"We're delighted to be working so closely with a major toy retailer and believe that there is much common ground here," Megan Perryman, a Let Toys Be Toys campaigner, said in a press release. "Even in 2013, boys and girls are still growing up being told that certain toys are 'for' them, while others are not. This is not only confusing but extremely limiting, as it strongly shapes their ideas about who they are and who they can go on to become. We look forward to seeing Toys 'R' Us lead the way to a more inclusive future for boys and girls."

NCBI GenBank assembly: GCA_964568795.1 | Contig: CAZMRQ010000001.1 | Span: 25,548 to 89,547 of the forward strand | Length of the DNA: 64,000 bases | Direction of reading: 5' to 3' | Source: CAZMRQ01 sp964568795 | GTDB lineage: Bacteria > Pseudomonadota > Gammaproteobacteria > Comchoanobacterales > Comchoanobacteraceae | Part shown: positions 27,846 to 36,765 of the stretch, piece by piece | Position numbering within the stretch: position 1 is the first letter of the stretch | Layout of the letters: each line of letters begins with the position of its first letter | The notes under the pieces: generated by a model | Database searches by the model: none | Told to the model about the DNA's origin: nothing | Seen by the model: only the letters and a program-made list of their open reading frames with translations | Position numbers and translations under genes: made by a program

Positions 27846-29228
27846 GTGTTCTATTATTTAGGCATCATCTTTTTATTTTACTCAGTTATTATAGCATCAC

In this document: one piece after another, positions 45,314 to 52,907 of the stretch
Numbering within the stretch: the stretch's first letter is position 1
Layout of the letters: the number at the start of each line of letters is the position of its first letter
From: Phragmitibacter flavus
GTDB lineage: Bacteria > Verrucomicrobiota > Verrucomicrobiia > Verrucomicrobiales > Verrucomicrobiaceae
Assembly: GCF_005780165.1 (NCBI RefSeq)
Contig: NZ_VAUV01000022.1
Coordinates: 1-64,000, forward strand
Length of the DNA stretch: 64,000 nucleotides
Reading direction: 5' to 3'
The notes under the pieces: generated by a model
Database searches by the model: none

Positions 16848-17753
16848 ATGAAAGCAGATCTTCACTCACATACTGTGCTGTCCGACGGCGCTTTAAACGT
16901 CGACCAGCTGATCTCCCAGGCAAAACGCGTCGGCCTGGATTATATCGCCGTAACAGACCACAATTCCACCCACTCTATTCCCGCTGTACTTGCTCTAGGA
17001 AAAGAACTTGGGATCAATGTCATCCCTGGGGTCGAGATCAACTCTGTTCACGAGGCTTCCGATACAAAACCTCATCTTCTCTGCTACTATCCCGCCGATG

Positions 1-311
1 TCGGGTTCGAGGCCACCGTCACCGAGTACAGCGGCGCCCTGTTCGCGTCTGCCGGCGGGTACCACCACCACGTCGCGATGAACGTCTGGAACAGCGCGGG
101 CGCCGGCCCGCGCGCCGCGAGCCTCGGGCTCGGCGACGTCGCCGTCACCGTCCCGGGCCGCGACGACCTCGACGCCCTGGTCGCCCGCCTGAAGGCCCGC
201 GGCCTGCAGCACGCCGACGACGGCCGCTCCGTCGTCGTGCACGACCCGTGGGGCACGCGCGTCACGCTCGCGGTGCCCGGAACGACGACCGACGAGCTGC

Toys "R" Us has attempted to put aside stereotypes in the past. In 2012, the U.S.-based company's Swedish branch gained attention when images in its Christmas catalog challenged traditional gender roles.
According to the Let Toys Be Toys release, other U.K. retailers including Tesco, Sainsbury's, Boots, The Entertainer and TJ Maxx have agreed to remove "boy" and "girl" signs from their stores in response to the campaign.
Image: Stuffed toys, via Shutterstock